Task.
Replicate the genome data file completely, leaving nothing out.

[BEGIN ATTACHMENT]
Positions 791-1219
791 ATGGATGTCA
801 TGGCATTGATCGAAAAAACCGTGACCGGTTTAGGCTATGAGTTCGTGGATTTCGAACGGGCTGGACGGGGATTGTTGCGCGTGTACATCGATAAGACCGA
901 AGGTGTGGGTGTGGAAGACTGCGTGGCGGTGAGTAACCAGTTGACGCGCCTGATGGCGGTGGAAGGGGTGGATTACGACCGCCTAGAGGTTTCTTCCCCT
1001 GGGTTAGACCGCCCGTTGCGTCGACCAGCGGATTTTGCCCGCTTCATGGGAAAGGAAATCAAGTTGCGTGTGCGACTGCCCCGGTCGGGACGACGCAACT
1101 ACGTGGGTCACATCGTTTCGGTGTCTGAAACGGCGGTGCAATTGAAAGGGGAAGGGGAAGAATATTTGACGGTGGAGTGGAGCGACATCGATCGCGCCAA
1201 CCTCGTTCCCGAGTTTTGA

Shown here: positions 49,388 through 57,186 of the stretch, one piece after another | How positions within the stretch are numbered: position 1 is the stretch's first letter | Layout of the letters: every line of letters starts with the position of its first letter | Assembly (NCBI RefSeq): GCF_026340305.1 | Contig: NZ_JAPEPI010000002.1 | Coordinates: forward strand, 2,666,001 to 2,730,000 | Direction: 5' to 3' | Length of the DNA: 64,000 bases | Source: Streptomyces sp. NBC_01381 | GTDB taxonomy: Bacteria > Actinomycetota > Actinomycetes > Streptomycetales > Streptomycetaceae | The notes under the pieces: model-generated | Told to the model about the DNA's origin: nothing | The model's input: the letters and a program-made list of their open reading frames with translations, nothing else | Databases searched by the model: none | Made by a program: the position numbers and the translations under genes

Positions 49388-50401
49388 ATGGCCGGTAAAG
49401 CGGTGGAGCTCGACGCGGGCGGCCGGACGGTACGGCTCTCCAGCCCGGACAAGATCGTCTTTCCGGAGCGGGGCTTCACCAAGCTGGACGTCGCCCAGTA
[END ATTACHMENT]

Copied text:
Positions 791-1219
791 ATGGATGTCA
801 TGGCATTGATCGAAAAAACCGTGACCGGTTTAGGCTATGAGTTCGTGGATTTCGAACGGGCTGGACGGGGATTGTTGCGCGTGTACATCGATAAGACCGA
901 AGGTGTGGGTGTGGAAGACTGCGTGGCGGTGAGTAACCAGTTGACGCGCCTGATGGCGGTGGAAGGGGTGGATTACGACCGCCTAGAGGTTTCTTCCCCT
1001 GGGTTAGACCGCCCGTTGCGTCGACCAGCGGATTTTGCCCGCTTCATGGGAAAGGAAATCAAGTTGCGTGTGCGACTGCCCCGGTCGGGACGACGCAACT
1101 ACGTGGGTCACATCGTTTCGGTGTCTGAAACGGCGGTGCAATTGAAAGGGGAAGGGGAAGAATATTTGACGGTGGAGTGGAGCGACATCGATCGCGCCAA
1201 CCTCGTTCCCGAGTTTTGA

Shown here: positions 49,388 through 57,186 of the stretch, one piece after another | How positions within the stretch are numbered: position 1 is the stretch's first letter | Layout of the letters: every line of letters starts with the position of its first letter | Assembly (NCBI RefSeq): GCF_026340305.1 | Contig: NZ_JAPEPI010000002.1 | Coordinates: forward strand, 2,666,001 to 2,730,000 | Direction: 5' to 3' | Length of the DNA: 64,000 bases | Source: Streptomyces sp. NBC_01381 | GTDB taxonomy: Bacteria > Actinomycetota > Actinomycetes > Streptomycetales > Streptomycetaceae | The notes under the pieces: model-generated | Told to the model about the DNA's origin: nothing | The model's input: the letters and a program-made list of their open reading frames with translations, nothing else | Databases searched by the model: none | Made by a program: the position numbers and the translations under genes

Positions 49388-50401
49388 ATGGCCGGTAAAG
49401 CGGTGGAGCTCGACGCGGGCGGCCGGACGGTACGGCTCTCCAGCCCGGACAAGATCGTCTTTCCGGAGCGGGGCTTCACCAAGCTGGACGTCGCCCAGTA